• We pay to replace your lost or stolen ignition keys or other 'start' devices, as well as for all the locks to be replaced on your vehicle – so long as they weren't left in, on, attached to, or in the immediate proximity of your car while it was unattended.

“My car got stolen when I was defrosting it. I left the key in the ignition to have the heaters on. Can I claim?”

Don't make it easy for thieves.


We know it's tempting on a cold winter’s morning to leave your car unattended with the engine running.

Before starting our journey, it's easy to pop back indoors to finish our cup of coffee. You might think about leaving the keys in the car while you nip inside to get something.

But did you know we won't cover you if: 

  • your car's been left unlocked;
  • your car's been left with a window or roof open;
  • the engine's been left running;
  • the ignition key or other ignition devices like a keyfob or a smartphone is left in, on or attached to or left in the immediate proximity of your car.



  • if your vehicle has keyless entry or a push button start, you’ve started your car and leave the vehicle... it can still be driven away even if the keyfob or phone's in your pocket!
  • we've stated you must have a working tracking device (your schedule will confirm if one's required).

“I bought a car that was written off previously, what do I do?”

Cars classified as a Category A or B write-off have to be scrapped. Some parts may be reusable but it shouldn't be put back on the road.

  • We wouldn’t cover any vehicle that's already classified as Cat A or Cat B.

  • A Cat S car can be returned to the road after repairs but it needs a fresh MOT after the work’s done, even if it's less than 3 years old.

  • Cat N cars can be put back on the road following suitable repairs.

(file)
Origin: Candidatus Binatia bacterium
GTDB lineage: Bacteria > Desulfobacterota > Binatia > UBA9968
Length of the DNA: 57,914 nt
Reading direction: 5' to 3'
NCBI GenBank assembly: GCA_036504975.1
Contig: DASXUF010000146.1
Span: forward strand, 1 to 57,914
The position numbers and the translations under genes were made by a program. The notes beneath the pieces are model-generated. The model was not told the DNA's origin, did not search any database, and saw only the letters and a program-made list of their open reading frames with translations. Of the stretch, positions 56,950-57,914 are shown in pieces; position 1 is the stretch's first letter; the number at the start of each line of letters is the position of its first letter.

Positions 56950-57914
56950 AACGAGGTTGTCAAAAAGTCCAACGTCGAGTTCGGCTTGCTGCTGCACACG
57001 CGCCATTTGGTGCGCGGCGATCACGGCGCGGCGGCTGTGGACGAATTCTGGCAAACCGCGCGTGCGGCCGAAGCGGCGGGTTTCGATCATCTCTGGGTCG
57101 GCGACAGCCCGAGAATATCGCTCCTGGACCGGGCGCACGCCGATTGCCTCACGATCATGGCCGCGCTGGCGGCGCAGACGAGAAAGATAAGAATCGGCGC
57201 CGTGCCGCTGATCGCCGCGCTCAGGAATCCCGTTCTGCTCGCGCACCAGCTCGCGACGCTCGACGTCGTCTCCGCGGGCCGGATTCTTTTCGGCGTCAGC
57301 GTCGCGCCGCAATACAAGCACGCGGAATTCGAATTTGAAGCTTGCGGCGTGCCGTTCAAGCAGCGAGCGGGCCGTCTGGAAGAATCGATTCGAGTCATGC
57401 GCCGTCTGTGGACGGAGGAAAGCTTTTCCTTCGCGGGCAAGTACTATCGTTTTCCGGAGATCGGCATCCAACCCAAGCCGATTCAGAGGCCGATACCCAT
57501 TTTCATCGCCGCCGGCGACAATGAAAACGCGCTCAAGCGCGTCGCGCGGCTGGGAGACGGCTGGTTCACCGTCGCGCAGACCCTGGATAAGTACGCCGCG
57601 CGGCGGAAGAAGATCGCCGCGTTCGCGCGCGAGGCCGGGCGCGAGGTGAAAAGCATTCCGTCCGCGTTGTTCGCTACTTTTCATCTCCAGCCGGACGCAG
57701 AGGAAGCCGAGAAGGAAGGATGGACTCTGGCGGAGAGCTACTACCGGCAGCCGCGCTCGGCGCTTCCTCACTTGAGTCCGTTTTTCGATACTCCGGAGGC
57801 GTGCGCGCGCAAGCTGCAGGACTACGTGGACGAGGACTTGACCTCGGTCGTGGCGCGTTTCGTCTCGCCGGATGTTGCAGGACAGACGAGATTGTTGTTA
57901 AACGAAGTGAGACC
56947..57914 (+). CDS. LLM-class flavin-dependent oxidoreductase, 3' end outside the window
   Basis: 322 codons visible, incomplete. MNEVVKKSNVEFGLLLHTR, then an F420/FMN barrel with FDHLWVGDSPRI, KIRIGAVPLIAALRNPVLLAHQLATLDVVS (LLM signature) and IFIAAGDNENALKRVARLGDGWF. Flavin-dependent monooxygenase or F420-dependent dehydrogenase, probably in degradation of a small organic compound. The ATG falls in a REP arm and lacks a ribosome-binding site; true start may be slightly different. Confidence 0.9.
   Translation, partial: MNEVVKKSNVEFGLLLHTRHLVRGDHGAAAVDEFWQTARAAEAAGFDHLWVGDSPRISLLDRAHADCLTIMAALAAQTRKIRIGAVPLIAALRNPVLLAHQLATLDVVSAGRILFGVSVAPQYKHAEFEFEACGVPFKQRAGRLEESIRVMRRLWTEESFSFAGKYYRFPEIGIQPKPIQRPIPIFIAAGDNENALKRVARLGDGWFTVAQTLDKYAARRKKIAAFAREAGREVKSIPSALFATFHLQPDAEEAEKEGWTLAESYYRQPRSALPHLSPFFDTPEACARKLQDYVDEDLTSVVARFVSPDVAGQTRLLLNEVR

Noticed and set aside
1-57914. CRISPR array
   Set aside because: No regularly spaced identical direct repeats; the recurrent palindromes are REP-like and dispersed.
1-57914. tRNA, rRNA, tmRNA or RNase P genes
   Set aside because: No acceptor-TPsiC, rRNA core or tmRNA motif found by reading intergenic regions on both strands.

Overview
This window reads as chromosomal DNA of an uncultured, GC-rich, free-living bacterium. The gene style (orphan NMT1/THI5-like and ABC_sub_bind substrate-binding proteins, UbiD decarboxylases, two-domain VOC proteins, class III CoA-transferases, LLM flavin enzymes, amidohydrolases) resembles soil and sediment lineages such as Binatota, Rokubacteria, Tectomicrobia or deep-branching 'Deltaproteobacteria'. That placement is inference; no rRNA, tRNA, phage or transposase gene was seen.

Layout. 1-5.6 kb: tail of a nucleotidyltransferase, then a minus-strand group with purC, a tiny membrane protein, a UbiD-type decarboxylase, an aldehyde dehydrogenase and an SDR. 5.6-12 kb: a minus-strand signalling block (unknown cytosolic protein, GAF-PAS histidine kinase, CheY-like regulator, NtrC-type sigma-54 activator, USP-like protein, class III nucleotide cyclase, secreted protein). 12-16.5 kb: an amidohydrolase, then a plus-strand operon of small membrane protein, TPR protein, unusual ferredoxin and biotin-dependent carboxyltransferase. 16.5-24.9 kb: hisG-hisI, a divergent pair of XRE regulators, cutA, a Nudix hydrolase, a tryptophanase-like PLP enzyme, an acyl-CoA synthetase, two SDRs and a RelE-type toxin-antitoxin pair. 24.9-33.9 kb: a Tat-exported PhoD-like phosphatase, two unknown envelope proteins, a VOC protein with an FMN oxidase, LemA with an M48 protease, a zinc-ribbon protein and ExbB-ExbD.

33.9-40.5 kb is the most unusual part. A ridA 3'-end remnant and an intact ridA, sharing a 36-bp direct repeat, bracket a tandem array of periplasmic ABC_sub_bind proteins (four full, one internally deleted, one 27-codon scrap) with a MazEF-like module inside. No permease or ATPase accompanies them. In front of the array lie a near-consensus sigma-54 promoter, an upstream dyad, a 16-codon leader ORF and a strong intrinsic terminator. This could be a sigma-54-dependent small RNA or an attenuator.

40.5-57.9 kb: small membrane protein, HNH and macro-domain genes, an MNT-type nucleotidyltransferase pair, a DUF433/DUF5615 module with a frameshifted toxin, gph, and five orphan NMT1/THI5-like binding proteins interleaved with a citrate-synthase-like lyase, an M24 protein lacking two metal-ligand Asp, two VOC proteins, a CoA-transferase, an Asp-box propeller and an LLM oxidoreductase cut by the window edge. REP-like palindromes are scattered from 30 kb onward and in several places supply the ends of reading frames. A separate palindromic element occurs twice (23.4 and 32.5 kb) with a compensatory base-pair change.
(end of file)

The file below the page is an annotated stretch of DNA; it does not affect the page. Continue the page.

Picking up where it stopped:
• If you're using a Cat A or B car (or a Cat S that hasn't had a new MOT) we won't cover any claims and may ask you to repay any costs we have to cover.

“I was driving home from work when my car broke down. My garage said the engine suffered a mechanical failure. Can I claim?”

Comprehensive cover will only cover you for accidental damage, fire and theft.

  • We won't cover you if your vehicle's suffered a mechanical/electrical failure or wear and tear to things like: head gaskets, gearboxes and suspension; or if your battery for your hybrid or electric car has degraded. If there's resultant damage from the failure, then we would cover you for that damage, for example if your brakes were to fail which caused you to have an accident.
  • To reduce the chances of this happening to you, and in line with our terms and conditions, make sure your car's serviced regularly and has an MOT test every year when your car's over 3 years old.

"Someone's had an accident while driving my car but they're not named on my insurance, am I covered?"

  • As they're not a named driver on your policy, you won't be covered by us for the damage to your car.
  • If they have insurance, check to see if they're covered for driving other cars. They can find this in their Certificate of Motor Insurance. There may be exclusions to this cover so make sure you've read the full terms and conditions.
  • We may seek recovery for any claim payments or costs, including those relating to third parties. Your details may also be passed to other agencies, which aim to prevent fraud and money laundering.

Now sit back, relax and start your quote